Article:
Perry appears to disagree with some of these proposed cuts to his agency, particularly when it comes to moving away from technology development and commercialization, and as governor of Texas, he supported the expansion of wind energy capacity.

However, natural gas production exploded in Texas while Perry was governor, and he’s a big proponent of hydraulic fracturing and deepwater oil drilling, earning him endorsements for energy secretary from the American Petroleum Institute and the Texas Oil and Gas Association. He also backed a significant coal expansion in Texas.

In 2012, Perry wanted to eliminate the very agency of which he’s now in charge, a position he has reversed. Perry has repeatedly denied the science of climate change, once calling it “a contrived phony mess,” but in a recent Senate confirmation hearing, under oath, he did acknowledge that man-made climate change exists. Also in that hearing, Perry said he supports funding research and working on renewables and energy efficiency.

Perry’s Potential Conflict of Interest: Oil and Gas Campaign Cash

Having taken over the Energy Department, Perry has a massive potential conflict of interest: As MapLight recently reported, six of Rick Perry’s past political campaigns received nearly $12 million from the oil and gas industry and roughly $1.5 million from electric utilities. 

It’s no wonder oil and gas corporations have poured cash into Perry’s campaigns: His home state of Texas houses roughly one-third of the estimated U.S. oil reserves and hosts the headquarters of major oil companies including ExxonMobil, Valero Energy, and ConocoPhillips.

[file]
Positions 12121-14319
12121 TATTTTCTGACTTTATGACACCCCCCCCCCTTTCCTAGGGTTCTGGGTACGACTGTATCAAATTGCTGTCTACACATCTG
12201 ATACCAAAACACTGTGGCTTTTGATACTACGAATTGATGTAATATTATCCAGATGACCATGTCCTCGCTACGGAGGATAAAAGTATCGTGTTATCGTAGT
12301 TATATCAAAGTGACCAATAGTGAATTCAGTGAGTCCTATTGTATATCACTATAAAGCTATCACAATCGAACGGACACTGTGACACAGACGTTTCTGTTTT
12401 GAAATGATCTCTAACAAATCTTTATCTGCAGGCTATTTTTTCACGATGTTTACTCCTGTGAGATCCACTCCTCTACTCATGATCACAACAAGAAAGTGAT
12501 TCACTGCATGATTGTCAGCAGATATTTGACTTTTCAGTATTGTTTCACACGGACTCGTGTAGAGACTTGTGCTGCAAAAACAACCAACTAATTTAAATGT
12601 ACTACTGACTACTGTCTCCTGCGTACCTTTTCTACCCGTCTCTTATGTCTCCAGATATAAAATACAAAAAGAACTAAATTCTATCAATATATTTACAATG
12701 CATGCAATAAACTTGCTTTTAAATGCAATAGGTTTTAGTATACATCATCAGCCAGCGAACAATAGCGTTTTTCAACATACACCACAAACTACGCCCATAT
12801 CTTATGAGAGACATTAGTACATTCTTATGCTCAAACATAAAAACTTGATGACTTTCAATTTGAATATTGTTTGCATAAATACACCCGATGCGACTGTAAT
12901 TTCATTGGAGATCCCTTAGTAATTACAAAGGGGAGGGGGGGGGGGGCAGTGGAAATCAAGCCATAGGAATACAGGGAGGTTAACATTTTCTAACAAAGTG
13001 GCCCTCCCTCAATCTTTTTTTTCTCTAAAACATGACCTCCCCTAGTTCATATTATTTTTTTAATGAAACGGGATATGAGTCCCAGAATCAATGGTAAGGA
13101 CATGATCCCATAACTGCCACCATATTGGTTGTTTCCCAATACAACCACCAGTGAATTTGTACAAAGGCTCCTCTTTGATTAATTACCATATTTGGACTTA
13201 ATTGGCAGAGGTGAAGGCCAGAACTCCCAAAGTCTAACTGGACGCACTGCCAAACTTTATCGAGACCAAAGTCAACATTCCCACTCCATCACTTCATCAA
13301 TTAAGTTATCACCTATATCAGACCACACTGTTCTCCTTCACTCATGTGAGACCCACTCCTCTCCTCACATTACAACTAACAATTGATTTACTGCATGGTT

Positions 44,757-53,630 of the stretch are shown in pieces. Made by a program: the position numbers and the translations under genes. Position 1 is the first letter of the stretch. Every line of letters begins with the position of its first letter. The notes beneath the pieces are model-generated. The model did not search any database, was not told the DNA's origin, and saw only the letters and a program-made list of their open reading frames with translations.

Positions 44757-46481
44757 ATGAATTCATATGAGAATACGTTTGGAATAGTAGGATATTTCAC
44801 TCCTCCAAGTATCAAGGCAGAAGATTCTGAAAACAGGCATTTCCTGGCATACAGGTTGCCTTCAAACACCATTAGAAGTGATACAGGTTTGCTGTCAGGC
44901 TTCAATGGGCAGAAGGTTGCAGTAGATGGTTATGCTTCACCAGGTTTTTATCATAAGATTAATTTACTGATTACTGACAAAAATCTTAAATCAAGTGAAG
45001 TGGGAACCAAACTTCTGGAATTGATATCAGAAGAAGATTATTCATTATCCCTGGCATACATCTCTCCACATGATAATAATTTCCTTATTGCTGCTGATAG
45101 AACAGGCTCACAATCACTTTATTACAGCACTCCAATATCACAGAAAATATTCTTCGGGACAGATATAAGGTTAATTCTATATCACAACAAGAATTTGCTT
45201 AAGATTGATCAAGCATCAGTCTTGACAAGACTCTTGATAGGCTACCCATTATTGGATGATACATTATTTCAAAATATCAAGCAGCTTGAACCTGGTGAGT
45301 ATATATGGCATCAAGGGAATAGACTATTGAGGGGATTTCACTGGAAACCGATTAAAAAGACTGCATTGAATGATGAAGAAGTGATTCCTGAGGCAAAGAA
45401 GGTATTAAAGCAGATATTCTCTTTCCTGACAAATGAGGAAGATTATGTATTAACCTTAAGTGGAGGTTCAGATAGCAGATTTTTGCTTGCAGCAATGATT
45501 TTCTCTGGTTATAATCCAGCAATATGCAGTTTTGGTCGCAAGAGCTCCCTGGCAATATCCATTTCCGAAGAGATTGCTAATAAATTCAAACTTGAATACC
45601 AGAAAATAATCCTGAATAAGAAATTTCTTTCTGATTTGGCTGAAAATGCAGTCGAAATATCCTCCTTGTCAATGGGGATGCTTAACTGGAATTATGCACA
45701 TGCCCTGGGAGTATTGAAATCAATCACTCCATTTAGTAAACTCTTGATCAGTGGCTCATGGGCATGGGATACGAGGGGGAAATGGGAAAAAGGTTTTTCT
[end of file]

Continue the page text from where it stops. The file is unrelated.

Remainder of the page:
Fossil fuel executives gave the biggest cumulative sums.

Forrest Hoglund, the former CEO of both Enron and Texas Oil and Gas Corp. who now leads a natural gas transportation business, gave Perry the most, at $330,000. Perry ally and Texas oilman Jefferson Davis Sandefer gave nearly $300,000, and billionaire oilfield owner and oil and gas investor Lee Bass, along with his wife Ramona Seeligson, donated close to $290,000. Wealthy, well-known GOP megadonors who also happen to be oil and gas executives, such as Ray Hunt, T. Boone Pickens, and Trevor Rees-Jones, also contributed hundreds of thousands of dollars to Perry campaigns. 

Company and trade association Political Action Committees (PACs) gave their share of donations, too, with the business that became Energy Future Holdings leading the pack at nearly $200,000 in donations to Perry’s campaigns. Valero Energy contributed $150,000, and the Texas Oil and Gas Association gave $140,000. BNSF railway, which transports crude oil, forked over $130,000, and electric utility American Electric Power gave over $90,000. ExxonMobil has contributed $40,000, while ConocoPhillips gave nearly $38,000.

Owing so much of his political career to his oil and gas benefactors, it’s hard to conclude that Perry will do much, if anything, to rein in the industry or promote clean energy and energy efficiency instead.

As Energy Secretary, Perry may apply an “all-of-the-above” approach to energy, but based on the Heritage Foundation’s plans, odds are that will look mostly like fossil fuel energy. 

Main image: Governor Rick Perry speaking at the Values Voter Summit in Washington, D.C. in 2011. Credit: Gage Skidmore, CC BY-SA 2.0